Clinical signs of foot-and-mouth disease in pigs
A range of clinical signs may indicate the presence of foot-and-mouth disease (FMD) in pigs.
Typical clinical signs of FMD in pigs include:
- pyrexia, though this clinical sign is inconsistent
- severe foot lesions and lameness, with detachment of the claw horn, especially when housed on concrete
- vesicles on pressure points of limbs, especially along the carpus, resulting in knuckling
- vesicular lesions on the snout
Pig's snout, gum and lips with 1-day-old vesicles.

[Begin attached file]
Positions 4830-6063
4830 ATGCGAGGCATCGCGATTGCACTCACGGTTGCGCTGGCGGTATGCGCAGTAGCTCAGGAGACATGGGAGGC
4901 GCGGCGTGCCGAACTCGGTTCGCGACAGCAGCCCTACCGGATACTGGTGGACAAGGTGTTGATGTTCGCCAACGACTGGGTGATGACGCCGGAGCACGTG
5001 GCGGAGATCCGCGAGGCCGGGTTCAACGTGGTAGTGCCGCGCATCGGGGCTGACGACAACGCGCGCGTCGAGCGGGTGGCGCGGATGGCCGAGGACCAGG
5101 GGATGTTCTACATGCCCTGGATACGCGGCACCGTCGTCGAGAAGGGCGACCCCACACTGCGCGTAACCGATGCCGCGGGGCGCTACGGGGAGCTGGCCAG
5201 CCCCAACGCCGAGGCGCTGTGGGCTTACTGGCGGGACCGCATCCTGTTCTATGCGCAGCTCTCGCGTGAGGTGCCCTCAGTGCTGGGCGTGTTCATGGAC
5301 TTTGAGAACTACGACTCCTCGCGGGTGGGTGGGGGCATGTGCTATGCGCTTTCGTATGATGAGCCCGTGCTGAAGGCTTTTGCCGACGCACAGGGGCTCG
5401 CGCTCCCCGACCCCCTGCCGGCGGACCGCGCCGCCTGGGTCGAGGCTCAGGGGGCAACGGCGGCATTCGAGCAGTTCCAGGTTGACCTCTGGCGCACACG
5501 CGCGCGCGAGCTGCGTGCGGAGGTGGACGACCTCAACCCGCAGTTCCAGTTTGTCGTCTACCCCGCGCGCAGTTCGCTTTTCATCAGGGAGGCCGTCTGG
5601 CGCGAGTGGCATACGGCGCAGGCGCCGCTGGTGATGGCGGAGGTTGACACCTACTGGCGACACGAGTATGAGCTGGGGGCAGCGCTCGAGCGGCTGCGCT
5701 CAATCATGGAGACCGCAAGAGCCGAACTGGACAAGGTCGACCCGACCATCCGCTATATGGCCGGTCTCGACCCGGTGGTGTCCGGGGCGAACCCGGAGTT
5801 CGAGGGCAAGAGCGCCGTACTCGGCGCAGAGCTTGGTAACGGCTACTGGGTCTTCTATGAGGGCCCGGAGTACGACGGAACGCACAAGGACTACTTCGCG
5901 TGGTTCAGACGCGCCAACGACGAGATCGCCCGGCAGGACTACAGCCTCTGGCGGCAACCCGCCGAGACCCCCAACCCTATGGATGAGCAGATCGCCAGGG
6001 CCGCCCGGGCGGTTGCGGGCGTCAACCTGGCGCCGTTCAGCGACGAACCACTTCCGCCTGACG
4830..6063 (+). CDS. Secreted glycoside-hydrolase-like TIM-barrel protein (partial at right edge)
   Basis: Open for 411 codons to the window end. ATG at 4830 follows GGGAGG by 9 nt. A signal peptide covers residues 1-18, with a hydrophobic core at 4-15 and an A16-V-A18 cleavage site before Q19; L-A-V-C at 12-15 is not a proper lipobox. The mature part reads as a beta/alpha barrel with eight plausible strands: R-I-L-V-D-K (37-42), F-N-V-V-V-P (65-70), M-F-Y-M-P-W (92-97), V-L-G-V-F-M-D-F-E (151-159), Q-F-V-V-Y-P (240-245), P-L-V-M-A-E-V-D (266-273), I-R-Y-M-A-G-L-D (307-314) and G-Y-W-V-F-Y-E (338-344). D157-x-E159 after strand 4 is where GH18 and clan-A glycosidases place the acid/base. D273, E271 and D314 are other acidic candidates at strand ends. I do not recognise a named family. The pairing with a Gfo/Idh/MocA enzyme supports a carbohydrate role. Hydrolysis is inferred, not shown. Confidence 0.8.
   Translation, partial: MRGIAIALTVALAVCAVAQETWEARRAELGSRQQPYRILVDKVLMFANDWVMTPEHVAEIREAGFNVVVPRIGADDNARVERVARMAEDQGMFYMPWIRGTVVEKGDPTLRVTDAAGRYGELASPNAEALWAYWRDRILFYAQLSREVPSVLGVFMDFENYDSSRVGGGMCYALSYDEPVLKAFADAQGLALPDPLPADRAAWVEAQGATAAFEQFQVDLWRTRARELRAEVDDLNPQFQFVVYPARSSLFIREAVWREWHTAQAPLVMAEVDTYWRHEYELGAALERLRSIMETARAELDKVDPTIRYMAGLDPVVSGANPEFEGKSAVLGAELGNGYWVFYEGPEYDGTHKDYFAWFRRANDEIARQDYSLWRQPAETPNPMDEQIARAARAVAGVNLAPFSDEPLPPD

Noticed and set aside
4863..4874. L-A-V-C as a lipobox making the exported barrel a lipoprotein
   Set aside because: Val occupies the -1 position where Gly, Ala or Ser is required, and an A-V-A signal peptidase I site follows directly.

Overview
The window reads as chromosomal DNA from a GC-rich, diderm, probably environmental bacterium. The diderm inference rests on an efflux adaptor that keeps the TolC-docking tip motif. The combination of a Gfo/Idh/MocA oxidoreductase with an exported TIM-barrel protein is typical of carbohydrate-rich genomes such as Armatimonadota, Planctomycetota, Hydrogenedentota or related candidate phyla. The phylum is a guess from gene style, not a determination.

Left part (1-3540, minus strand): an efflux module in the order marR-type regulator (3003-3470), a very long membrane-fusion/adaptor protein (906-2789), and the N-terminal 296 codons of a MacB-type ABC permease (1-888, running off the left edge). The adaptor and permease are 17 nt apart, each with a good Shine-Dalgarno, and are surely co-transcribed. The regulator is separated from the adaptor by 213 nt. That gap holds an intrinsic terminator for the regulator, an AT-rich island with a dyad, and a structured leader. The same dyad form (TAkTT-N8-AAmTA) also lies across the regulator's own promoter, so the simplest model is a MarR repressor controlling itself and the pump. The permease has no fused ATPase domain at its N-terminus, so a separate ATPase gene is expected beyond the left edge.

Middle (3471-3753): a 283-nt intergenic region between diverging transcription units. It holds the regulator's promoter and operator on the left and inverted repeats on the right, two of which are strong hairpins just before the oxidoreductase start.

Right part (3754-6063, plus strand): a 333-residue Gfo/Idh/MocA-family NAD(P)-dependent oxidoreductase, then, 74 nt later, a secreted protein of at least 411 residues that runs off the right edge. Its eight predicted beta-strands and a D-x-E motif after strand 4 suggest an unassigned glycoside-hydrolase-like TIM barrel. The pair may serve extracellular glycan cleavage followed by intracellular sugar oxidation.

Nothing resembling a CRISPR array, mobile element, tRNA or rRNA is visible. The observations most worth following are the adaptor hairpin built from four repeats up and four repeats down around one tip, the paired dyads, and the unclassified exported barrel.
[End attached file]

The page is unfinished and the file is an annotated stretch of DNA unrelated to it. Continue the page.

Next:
Pig's snout with 2-day-old vesicles. Note necrosis of epithelium at lesion sites.
Pig's snout with 3-day-old lesions.
Note extensive necrosis of affected epithelium.
Pig's tongue with 3-day-old lesions. Note sero-fibrinous in-filling and early healing evident in lesions at edge.
Pig's snout with 4-day-old lesions. Note scab formation and healing.
Pig's tongue with 4-day-old lesions. Note extensive fibrinous in-filling.
Pig’s feet with 3-day-old lesions along coronary bands of main and supernumerary digits.
Pig’s feet with 6-day-old lesions. Note sero-fibrinous in-filling.
Pig’s feet with 9-day-old lesions.
- Last reviewed: 29 Nov 2021
- Last updated: 29 Nov 2021